Acute exercise apparently increased urinary 11-dehydro-TXB2 or 6-keto-prostaglandin F1α slightly (Fig 5⇓). In contrast, plasma NO metabolite levels more than doubled after moderate exercise in the midfollicular phase (Fig 5⇓). This is in accordance with the increase in platelet cGMP level under the same conditions (Fig 4⇑). Severe exercise in both phases or moderate exercise in midluteal phase had mild effects on plasma NO metabolite levels.
In this study, we have observed that (1) there were no significant differences in female exercise performance and resting platelet function between the midfollicular phase and the midluteal phase; (2) in the midluteal phase, short-term exercise did not affect platelet functions; (3) in the midfollicular phase, platelet functions were affected by short-term exercise in an intensity-dependent manner, ie, strenuous exercise potentiated platelets whereas moderate exercise suppressed them; (4) moderate exercise, but not severe exercise, during midfollicular phase significantly increased platelet cGMP content as well as plasma NO metabolite level; and (5) short-term exercise, irrespective of its intensity or during which phase of the menstrual cycle it was performed, minimally affected platelet cAMP content and urinary eicosanoid levels.
Perhaps the most surprising finding in this study is that female platelet-related parameters in response to exercise are totally different in two phases of the menstrual cycle. As a matter of fact, we have performed a similar study using female subjects without knowing at which point of their menstrual cycle the exercise was executed. No conclusion could be drawn from that study (unpublished data). Since short-term exercise did not affect platelet function during the midluteal phase, females in this phase should be less vulnerable to vigorous exercise-provoked thrombotic events. The incidence of cardiovascular diseases is more likely to be related to severe exercise than to either moderate exercise or resting state. Because women at the midluteal phase are not subjected to the adverse effects by strenuous exercise, they are better protected than men in this regard. As for the beneficial effects, they are most likely to be attained by long-term training with moderate exercise intensity. We have conducted such a study, and the results of men and women are similar20 (and unpublished data). Although the underlying mechanism responsible for these menstrual stage-dependent platelet responses to exercise remains to be investigated, our results may partially explain why premenopausal women have a lower incidence of cardiovascular diseases than men,5 at least during half of each month.
Epidemiological studies have suggested that adequate exercise may reduce the risk of cardiovascular disease whereas the risk of primary cardiac arrest may be transiently increased during vigorous exercise.3 4 21 This study is the first to report that the intensity of short-term exercise affects platelet function in females during midfollicular phase, ie, moderate exercise desensitizes platelets whereas strenuous exercise potentiates them. These findings on females during the midfollicular phase are similar to previous findings on male subjects.6 22 Taken together, our results could serve as one of several possible underlying mechanisms for explaining the epidemiological findings mentioned above.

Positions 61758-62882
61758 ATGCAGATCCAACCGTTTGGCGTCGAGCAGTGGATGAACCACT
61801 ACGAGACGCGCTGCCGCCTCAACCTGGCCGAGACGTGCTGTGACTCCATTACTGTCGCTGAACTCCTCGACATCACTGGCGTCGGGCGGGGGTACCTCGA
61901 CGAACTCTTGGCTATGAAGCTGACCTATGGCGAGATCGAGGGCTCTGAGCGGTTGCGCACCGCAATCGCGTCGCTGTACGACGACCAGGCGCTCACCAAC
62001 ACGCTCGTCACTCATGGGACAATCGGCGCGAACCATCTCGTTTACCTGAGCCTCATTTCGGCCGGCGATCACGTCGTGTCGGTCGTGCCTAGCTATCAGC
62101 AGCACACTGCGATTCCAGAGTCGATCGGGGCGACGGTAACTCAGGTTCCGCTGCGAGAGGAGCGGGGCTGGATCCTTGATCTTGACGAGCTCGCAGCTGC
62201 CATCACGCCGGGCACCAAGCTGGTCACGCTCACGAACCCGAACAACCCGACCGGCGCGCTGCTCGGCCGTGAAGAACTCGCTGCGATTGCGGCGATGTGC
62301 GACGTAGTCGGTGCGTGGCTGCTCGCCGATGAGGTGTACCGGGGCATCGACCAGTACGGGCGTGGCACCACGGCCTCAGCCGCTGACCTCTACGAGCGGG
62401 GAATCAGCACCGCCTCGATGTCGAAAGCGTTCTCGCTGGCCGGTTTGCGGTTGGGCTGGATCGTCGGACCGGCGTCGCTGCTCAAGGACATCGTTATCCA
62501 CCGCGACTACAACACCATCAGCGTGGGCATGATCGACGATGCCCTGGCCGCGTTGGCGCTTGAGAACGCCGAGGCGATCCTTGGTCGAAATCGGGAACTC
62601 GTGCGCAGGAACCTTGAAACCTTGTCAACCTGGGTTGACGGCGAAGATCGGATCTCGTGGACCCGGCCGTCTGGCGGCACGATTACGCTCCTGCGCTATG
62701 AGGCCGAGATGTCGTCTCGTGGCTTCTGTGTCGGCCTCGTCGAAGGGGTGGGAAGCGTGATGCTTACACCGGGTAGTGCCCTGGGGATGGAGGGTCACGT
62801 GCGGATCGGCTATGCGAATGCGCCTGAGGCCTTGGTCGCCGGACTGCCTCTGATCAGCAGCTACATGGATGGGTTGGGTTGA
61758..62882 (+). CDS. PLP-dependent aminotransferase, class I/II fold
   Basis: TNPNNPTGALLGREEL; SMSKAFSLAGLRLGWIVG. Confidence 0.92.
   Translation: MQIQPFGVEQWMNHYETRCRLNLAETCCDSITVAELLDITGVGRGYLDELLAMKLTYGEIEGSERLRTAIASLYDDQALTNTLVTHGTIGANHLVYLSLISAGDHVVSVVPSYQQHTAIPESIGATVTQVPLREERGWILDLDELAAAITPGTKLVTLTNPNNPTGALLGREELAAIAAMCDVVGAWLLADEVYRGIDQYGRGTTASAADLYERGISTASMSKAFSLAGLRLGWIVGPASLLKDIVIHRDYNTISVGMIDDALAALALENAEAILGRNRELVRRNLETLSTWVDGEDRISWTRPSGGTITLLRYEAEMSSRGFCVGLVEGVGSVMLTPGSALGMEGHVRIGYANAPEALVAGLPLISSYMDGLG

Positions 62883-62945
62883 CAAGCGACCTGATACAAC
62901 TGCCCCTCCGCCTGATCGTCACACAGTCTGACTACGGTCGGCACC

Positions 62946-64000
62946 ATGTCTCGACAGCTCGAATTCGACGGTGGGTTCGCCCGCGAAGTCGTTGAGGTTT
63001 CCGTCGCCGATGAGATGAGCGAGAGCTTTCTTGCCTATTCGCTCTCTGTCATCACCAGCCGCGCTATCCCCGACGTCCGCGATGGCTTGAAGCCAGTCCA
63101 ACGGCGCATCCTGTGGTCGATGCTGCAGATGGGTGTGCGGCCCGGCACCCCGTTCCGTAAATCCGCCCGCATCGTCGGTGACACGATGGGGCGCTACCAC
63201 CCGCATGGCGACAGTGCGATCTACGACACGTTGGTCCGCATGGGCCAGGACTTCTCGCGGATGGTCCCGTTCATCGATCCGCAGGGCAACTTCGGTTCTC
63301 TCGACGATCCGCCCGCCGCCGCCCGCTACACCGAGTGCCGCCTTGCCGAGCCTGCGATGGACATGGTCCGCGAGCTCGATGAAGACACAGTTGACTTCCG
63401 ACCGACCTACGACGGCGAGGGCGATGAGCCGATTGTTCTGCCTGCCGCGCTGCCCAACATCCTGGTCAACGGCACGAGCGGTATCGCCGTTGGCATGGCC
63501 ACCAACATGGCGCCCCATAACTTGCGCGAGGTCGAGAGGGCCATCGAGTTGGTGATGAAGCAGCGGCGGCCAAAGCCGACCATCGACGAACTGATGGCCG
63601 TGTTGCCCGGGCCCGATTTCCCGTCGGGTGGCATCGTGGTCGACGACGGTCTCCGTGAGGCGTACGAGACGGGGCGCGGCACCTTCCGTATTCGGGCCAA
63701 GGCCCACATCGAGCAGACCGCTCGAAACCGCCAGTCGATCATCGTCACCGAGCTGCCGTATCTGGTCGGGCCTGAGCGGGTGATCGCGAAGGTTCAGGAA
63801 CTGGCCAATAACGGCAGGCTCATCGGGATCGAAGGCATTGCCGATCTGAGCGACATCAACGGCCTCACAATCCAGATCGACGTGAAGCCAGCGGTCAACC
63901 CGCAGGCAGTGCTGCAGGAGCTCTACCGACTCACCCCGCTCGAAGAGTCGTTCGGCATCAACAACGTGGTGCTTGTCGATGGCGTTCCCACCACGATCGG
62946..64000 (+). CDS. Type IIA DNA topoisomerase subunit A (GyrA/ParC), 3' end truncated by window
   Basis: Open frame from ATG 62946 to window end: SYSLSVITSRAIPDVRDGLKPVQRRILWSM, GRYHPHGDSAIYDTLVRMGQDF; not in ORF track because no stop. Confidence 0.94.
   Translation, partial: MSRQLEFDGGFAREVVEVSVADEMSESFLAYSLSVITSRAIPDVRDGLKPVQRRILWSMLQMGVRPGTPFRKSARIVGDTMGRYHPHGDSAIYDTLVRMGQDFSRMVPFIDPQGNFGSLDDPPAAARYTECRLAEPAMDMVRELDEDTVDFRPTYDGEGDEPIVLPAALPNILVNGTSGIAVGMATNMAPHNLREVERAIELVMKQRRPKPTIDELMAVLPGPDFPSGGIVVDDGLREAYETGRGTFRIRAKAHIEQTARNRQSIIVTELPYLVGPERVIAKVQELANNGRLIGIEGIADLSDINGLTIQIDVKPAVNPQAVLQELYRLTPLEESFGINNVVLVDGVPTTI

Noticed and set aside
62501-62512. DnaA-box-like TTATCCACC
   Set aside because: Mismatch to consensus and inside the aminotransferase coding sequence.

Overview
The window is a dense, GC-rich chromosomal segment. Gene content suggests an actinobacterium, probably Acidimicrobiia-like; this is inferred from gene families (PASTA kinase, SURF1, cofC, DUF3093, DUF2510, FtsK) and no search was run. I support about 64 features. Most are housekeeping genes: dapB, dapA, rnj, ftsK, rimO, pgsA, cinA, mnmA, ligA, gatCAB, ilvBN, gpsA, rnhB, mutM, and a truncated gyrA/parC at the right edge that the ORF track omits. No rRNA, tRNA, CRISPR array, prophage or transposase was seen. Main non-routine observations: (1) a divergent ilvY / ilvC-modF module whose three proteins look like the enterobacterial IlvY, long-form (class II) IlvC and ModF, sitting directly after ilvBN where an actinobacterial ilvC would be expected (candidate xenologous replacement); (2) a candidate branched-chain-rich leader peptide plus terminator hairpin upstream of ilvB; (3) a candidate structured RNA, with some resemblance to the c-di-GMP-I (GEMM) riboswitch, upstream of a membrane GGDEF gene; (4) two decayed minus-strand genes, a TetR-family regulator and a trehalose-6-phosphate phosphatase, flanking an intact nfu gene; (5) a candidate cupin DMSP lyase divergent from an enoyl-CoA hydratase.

Two previous studies on platelet function using female subjects at rest have reported controversial results regarding the effect of menstrual phases.23 24 Although both studies have shown insignificant changes in platelet count, volume, and aggregation, one study has found that plasma levels of β-thromboglobulin and platelet factor 4 (indicators for platelet release reaction) increase during ovulation and menstruation.23 However, this latter study did not calculate the ratio of these two proteins to rule out possible artifact due to blood sampling or handling.25 Our results are consistent with the idea that platelet functions are relatively constant in females at rest regardless of their menstrual phase.
NO is a potent antiplatelet agent that exerts its effects via the elevation of cGMP level.10 Our results showed that both plasma NO metabolites and platelet cGMP contents were increased by moderate exercise in the midfollicular phase. Moreover, under all other experimental conditions, platelet adhesiveness, aggregability, and [Ca2+]i were not suppressed. It is plausible to assume that moderate exercise induces NO release, probably from vascular endothelium, which elevates platelet cGMP and results in the desensitization of platelets. Acute exercise in rats has been reported to induce NO release and cause the attenuation of agonist-induced vasoconstrictive responses.9 However, severe exercise may potentiate platelets by dramatically elevating adrenaline, which is a known platelet-activating agent released during acute severe exercise,26 27 28 29 although plasma NO metabolites are also slightly increased after severe exercise (Fig 5⇑).
In conclusion, acute exercise affects female platelet function in an intensity-dependent manner in the midfollicular phase but not in the midluteal phase. These exercise-induced platelet functional changes may be mediated by NO.
Selected Abbreviations and Acronyms
|[Ca2+]i||=||intracellular calcium concentration|
This study was supported by the National Science Council in Taiwan, Republic of China (grants NSC84-2331-B-006-028 and NSC85-2331-B-006-046). We thank volunteers for their enthusiastic participation in this study.